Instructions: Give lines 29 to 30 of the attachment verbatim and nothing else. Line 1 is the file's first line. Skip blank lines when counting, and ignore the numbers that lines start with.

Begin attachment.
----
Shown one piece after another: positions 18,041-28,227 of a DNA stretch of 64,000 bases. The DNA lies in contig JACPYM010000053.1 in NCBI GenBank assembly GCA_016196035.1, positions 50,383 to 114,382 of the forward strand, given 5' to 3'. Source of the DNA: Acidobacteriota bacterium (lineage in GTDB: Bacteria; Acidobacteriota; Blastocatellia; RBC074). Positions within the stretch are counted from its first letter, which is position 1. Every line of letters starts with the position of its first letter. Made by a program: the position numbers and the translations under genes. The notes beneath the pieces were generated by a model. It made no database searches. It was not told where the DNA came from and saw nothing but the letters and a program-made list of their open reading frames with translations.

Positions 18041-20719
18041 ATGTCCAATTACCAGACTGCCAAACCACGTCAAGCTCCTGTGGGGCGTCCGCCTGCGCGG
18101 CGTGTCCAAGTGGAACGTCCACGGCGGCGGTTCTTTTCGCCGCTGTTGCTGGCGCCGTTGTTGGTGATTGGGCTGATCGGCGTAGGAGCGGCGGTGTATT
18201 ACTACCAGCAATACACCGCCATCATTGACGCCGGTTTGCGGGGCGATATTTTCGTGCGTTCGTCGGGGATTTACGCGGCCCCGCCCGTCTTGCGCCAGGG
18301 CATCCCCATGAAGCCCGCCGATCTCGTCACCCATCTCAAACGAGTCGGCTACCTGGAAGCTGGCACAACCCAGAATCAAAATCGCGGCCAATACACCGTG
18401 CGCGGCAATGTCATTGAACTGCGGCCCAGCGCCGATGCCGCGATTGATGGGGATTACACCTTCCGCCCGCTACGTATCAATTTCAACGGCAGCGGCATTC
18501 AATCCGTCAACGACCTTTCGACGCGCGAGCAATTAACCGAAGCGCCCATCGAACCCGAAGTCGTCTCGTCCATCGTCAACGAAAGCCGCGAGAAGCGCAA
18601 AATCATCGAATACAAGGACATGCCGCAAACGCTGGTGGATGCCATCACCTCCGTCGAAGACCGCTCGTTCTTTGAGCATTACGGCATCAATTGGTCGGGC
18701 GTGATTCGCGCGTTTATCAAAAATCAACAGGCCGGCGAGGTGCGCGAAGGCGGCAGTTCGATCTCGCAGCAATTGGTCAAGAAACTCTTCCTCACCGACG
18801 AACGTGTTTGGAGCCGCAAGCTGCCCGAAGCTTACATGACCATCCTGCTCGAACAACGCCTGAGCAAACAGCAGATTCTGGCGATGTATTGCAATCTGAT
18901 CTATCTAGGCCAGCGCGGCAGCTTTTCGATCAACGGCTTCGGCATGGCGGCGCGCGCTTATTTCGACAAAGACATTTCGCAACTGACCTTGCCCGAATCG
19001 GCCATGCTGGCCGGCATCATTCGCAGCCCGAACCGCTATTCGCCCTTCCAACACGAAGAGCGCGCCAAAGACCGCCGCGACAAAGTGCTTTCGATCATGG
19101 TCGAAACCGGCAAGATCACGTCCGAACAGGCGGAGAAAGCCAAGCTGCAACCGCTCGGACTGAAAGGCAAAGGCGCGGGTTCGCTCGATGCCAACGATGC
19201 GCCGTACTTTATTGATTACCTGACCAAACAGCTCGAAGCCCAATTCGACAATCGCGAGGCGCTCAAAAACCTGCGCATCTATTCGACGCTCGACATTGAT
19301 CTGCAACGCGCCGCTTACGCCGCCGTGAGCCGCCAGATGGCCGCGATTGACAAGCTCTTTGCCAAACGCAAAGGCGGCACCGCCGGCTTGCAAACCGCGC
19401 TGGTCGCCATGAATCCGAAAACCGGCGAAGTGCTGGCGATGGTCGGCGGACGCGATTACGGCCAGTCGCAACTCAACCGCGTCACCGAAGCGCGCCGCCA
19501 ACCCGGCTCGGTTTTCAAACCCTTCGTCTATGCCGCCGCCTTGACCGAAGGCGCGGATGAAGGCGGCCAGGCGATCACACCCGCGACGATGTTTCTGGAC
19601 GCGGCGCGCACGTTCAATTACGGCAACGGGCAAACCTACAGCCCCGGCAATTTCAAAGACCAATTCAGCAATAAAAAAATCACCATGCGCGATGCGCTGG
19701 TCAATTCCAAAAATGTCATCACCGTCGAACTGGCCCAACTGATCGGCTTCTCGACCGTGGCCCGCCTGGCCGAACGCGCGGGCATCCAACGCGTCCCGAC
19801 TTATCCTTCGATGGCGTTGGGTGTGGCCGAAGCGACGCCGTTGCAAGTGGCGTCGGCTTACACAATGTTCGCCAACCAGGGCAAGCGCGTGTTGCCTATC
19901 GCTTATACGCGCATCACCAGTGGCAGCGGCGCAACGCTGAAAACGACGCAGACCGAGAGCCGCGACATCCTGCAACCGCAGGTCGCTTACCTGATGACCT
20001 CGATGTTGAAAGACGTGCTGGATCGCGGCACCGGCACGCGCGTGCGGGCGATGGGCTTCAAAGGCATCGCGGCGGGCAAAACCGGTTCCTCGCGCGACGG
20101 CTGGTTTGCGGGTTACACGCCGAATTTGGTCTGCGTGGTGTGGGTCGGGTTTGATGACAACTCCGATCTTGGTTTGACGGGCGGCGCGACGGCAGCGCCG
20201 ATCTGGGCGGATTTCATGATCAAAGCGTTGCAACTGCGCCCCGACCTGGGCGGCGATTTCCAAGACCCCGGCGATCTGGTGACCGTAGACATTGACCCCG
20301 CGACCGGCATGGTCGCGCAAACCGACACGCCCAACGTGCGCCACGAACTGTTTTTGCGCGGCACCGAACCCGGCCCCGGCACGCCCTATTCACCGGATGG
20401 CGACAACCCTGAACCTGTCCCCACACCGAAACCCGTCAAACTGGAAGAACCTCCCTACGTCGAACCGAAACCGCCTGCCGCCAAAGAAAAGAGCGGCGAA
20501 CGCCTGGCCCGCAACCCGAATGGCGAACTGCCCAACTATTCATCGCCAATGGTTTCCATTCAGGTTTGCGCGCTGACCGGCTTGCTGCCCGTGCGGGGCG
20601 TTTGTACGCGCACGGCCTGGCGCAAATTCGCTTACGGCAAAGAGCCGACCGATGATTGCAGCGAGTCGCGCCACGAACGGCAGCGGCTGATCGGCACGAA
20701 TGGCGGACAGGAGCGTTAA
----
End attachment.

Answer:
20601 TTTGTACGCGCACGGCCTGGCGCAAATTCGCTTACGGCAAAGAGCCGACCGATGATTGCAGCGAGTCGCGCCACGAACGGCAGCGGCTGATCGGCACGAA
20701 TGGCGGACAGGAGCGTTAA